What worries me is we’ll look back at 2021 and see few small budget movies that made a dent financially. Maybe Wes Anderson gets his fans out to see The French Dispatch. Or the name recognition of Princess Diana gets an older audience out to watch Spencer. However, I suspect most small movies will underperform studio expectations.

The repercussions of a stalled 2021 will lead Warner Brothers, Universal, and the rest to redirect their smaller movies into streaming and VOD. The latest festival darling becomes another bullet point in the great streaming wars. Meanwhile, your local cineplex has blanket coverage of every superhero sequel and mega-franchise, while movies that fall under a $200 million budget cease to exist.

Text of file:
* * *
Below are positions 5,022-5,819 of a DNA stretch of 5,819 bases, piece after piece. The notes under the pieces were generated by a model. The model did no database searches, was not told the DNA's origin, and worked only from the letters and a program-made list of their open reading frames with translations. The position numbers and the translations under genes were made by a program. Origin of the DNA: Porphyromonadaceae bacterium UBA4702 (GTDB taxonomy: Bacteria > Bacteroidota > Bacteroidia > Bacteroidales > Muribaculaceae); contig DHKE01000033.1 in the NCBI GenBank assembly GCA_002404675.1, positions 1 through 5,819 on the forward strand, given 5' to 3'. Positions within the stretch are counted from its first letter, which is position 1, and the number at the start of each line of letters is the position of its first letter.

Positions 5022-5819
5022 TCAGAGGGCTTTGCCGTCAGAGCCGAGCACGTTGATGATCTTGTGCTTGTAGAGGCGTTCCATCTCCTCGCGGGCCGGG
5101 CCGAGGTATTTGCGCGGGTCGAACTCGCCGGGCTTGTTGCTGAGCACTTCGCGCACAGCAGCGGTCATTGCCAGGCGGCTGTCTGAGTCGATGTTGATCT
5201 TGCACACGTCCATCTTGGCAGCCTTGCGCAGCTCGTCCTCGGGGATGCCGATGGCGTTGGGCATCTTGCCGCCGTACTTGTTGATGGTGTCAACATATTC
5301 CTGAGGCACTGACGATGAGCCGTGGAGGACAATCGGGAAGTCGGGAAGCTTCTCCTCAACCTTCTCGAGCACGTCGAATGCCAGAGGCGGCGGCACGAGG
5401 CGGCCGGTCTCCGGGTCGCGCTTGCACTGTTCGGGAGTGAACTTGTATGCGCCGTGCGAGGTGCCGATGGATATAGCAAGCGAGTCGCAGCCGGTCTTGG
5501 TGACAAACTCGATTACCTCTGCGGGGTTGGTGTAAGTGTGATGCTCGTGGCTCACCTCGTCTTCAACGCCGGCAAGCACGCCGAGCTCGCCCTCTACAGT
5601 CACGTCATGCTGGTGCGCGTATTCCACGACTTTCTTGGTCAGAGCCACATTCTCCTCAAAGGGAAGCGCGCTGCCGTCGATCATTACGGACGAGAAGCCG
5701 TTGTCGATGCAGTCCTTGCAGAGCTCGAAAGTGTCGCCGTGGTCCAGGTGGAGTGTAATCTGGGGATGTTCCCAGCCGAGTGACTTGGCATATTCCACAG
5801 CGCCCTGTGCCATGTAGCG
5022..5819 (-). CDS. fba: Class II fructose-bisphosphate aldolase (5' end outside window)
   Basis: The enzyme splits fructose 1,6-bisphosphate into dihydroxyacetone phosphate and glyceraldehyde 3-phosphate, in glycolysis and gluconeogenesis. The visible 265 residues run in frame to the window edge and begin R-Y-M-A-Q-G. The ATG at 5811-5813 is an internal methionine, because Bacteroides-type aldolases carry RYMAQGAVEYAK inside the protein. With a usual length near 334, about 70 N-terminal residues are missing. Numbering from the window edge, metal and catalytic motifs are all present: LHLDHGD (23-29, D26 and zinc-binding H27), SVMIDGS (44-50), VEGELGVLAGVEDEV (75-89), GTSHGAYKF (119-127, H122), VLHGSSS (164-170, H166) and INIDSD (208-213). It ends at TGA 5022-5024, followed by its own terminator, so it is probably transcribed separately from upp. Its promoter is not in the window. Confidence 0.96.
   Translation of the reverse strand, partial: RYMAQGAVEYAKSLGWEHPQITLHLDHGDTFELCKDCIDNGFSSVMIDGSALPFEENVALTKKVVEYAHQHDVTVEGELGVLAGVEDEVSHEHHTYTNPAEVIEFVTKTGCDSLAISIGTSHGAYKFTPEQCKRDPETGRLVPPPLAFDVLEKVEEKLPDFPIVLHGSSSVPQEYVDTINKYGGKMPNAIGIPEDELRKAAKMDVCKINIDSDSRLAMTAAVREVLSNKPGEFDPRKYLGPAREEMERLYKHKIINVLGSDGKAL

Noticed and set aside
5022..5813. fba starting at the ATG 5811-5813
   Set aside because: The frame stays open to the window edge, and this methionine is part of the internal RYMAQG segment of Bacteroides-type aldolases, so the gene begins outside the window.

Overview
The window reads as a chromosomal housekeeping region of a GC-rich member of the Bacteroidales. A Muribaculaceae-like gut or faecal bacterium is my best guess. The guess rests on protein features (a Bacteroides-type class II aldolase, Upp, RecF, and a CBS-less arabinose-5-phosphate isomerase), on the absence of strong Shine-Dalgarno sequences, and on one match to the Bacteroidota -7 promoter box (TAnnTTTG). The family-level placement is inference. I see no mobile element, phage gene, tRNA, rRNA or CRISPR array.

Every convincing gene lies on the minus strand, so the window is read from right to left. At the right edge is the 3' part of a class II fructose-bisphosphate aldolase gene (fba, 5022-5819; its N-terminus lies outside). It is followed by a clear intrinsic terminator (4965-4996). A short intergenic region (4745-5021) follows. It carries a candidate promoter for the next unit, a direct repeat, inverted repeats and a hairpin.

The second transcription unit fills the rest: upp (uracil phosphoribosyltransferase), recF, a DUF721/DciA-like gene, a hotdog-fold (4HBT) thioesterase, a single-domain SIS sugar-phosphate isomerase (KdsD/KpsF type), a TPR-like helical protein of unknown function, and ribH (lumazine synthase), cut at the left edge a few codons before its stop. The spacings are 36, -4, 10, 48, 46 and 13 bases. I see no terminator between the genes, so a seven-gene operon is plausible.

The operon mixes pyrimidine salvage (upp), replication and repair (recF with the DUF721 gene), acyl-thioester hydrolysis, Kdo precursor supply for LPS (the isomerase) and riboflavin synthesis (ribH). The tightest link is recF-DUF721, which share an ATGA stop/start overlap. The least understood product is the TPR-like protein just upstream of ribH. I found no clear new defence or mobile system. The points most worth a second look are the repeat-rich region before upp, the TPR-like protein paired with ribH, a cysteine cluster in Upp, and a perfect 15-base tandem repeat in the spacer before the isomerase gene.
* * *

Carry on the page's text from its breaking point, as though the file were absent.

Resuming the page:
You don’t have to be a theater purist or art house devotee to understand how this potential moviegoing future isn’t great. Blockbusters continue to enjoy wide distribution and availability: marketed relentlessly, available at a multiplex near you, or soon on VOD, steaming, or Blu-ray. Everything else falls into a streaming void that can be hard to navigate or locked behind paid services you have little interest in. Of course, I’m grateful streaming as technology amplifies the reach and diversity of what everyone can watch, but relegating whole genres and types of films out of theaters as part of that process has a high cost.